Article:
Here for her first and last chance is 28-year-old Kristine Osorio, who spent her divorce lawyer’s fee on a plane ticket to the audition. She’s very good! I can tell you this with certainty: Whatever time of day you are reading this, she’s getting a call from her divorce lawyer and hitting IGNORE right then.

What follows is a series of female singers who are talented but maybe not the skinniest, whom Randy and Steven turn down, and then a very bad but very fit one whom they send through. Finally, there is some drama at the judges' table, but it only gets as deep as “She is good,” “No, she is bad.” I’ve never missed Simon more. The judges argue halfheartedly in between auditions, and Jennifer moves her head all around while her hairstylist tries to pat some product onto her. I’m telling you: Gay guys cannot fucking win on this show. (Neither can women; they cut this segment together to make it look like Jennifer is the one with the problem, when she is clearly not.)

One look at Alejandro Cazares’s face and even small children wearily sigh, “There go the next seven minutes of my life.” Alejandro is a serious, troubled young man with dreams of revolution, of a world where “even a Lady Gaga can be a platinum seller, where a man like Barack Obama can be the president.” Jennifer politely informs him that there is a world like that, and it’s called the world. Alejandro simply had not thought this one through. Always, always take your manifesto through a second draft. He doesn’t make it through, he has to be escorted out by a mountain of a bouncer, and his tongue is blue, as though you needed evidence that he eats candy for lunch.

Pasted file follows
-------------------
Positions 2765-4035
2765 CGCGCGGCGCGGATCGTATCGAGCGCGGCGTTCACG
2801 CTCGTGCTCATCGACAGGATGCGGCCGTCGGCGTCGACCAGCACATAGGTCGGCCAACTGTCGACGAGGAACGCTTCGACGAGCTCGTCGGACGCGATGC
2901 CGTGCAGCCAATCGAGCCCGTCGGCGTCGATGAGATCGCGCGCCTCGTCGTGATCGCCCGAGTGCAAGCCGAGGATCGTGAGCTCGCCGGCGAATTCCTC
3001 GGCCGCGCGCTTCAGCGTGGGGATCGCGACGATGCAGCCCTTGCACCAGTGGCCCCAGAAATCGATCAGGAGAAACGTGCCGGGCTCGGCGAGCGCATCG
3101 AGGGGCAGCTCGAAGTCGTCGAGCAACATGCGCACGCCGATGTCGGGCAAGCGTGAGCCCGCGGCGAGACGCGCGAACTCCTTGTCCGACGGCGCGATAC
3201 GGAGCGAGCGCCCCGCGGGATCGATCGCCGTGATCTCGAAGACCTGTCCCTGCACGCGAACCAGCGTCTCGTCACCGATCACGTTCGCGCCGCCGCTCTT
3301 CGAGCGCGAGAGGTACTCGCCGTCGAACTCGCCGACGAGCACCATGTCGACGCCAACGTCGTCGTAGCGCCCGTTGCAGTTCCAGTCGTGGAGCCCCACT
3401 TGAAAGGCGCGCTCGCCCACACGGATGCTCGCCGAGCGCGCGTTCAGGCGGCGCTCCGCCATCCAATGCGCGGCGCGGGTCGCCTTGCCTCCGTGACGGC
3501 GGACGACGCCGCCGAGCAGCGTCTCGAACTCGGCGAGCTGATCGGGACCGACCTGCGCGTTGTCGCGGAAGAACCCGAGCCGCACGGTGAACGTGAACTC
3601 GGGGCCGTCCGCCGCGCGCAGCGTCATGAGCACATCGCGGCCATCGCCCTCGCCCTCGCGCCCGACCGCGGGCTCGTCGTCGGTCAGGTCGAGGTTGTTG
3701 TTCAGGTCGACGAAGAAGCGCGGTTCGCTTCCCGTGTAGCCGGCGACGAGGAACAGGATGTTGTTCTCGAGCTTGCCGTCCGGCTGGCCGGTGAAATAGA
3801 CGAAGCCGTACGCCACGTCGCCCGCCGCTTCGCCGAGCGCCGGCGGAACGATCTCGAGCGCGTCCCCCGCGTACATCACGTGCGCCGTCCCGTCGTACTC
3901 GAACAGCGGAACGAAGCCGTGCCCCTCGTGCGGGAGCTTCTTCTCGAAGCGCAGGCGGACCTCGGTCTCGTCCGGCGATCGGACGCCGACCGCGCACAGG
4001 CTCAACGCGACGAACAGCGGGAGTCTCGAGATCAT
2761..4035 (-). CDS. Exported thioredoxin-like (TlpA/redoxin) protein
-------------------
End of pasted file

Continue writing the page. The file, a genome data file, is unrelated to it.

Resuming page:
And then we move on to day two. Can you believe this? Randy wears another of his many pairs of sunglasses that look edible, and Steven goes for a look I will call Catherine Keener Goes As Mrs. Roper for Halloween. And he has an abacus around his neck.

First up on day two: Cortez Shaw, who does the peppy version of “Someone Like You” that nobody has been clamoring for. He’s got a strong voice, and he deserves the trip to Hollywood he’s getting, but I am marking him “needs improvement” in the area of lyrics comprehension.

Ryan stops by the judges’ table for a chat, and there’s an unexpectedly penetrating look behind the curtain. Ryan and Steven joke around a bit, Randy attempts to butt into the conversation and is ignored, and Jennifer grimly pokes at her BlackBerry. I want to see more of this.

Oh, but we are on to our final sob story of the night, and it’s one I can honestly say I’ve never heard before: Ramiro Garcia was born without ears. You may read that sentence again. The doctors gave him no chance of hearing or speaking, yet through a series of operations, here he is. Of course, his hairdo fully obscures those bionic ears, which is disappointing. But his voice is really something, soulful with just the right amount of rasp. He gets a golden ticket, and his sweet father cries, and so do I because I’m relieved they’re not making fun of him.

It was an emotional roller coaster tonight, if a roller coaster can always be slowly descending. Just eleven or twelve more weeks of this and we’re into the real show, guys! Until then, help a stranger in need. America has been left with a massive karmic debt tonight.

Photo: Michael Becker/FOX